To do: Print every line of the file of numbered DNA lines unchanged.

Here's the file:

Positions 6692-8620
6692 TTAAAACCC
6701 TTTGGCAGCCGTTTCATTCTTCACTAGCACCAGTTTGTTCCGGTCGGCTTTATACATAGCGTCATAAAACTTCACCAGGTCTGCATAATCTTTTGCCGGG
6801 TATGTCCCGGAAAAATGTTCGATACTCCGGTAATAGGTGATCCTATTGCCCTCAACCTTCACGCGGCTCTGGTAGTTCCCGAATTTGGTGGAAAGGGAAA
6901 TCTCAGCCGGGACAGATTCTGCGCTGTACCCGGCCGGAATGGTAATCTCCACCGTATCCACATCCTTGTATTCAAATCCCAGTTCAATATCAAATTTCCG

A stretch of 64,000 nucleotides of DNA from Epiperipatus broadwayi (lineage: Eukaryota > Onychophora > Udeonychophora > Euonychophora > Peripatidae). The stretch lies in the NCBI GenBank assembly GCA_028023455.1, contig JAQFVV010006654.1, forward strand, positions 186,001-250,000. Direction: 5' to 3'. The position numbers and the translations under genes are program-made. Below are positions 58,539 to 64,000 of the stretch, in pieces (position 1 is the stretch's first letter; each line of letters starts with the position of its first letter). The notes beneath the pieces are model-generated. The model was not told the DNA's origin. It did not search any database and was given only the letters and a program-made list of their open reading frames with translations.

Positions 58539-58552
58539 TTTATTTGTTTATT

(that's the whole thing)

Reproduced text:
Positions 6692-8620
6692 TTAAAACCC
6701 TTTGGCAGCCGTTTCATTCTTCACTAGCACCAGTTTGTTCCGGTCGGCTTTATACATAGCGTCATAAAACTTCACCAGGTCTGCATAATCTTTTGCCGGG
6801 TATGTCCCGGAAAAATGTTCGATACTCCGGTAATAGGTGATCCTATTGCCCTCAACCTTCACGCGGCTCTGGTAGTTCCCGAATTTGGTGGAAAGGGAAA
6901 TCTCAGCCGGGACAGATTCTGCGCTGTACCCGGCCGGAATGGTAATCTCCACCGTATCCACATCCTTGTATTCAAATCCCAGTTCAATATCAAATTTCCG

A stretch of 64,000 nucleotides of DNA from Epiperipatus broadwayi (lineage: Eukaryota > Onychophora > Udeonychophora > Euonychophora > Peripatidae). The stretch lies in the NCBI GenBank assembly GCA_028023455.1, contig JAQFVV010006654.1, forward strand, positions 186,001-250,000. Direction: 5' to 3'. The position numbers and the translations under genes are program-made. Below are positions 58,539 to 64,000 of the stretch, in pieces (position 1 is the stretch's first letter; each line of letters starts with the position of its first letter). The notes beneath the pieces are model-generated. The model was not told the DNA's origin. It did not search any database and was given only the letters and a program-made list of their open reading frames with translations.

Positions 58539-58552
58539 TTTATTTGTTTATT